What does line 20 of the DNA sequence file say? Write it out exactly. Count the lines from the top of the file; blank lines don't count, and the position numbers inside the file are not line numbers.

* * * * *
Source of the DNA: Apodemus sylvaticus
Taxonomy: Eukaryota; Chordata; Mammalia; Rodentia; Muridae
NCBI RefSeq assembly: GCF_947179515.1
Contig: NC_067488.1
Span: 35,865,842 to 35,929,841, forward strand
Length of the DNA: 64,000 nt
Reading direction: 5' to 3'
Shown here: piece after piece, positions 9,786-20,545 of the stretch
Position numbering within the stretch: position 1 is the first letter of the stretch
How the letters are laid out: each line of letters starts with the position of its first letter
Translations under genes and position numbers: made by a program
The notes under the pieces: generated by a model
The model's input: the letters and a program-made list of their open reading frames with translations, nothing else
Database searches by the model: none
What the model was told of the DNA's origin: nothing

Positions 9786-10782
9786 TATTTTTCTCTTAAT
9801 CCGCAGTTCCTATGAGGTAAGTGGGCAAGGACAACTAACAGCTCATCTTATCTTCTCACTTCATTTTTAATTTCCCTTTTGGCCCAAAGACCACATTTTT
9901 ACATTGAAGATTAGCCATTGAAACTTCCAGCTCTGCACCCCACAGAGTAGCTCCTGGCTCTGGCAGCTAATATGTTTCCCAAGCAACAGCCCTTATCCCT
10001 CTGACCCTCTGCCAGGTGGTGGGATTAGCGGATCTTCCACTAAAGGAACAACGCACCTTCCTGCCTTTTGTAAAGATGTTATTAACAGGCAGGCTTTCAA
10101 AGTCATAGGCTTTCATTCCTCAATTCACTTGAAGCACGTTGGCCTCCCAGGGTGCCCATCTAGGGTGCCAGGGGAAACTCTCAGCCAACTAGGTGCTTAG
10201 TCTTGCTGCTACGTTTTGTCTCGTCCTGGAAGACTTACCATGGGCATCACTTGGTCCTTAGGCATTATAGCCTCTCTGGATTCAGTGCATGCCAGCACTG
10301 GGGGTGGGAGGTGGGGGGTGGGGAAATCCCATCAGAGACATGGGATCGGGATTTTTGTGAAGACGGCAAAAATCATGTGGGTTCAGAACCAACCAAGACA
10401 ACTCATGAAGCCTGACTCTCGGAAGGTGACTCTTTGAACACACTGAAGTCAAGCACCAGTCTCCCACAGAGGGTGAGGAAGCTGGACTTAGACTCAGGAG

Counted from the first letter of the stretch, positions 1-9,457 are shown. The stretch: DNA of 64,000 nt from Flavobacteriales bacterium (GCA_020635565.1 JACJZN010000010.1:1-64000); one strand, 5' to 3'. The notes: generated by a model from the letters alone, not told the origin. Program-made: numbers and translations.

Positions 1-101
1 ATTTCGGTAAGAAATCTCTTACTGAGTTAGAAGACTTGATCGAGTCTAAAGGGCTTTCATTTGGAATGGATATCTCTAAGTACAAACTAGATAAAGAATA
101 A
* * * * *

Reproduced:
10001 CTGACCCTCTGCCAGGTGGTGGGATTAGCGGATCTTCCACTAAAGGAACAACGCACCTTCCTGCCTTTTGTAAAGATGTTATTAACAGGCAGGCTTTCAA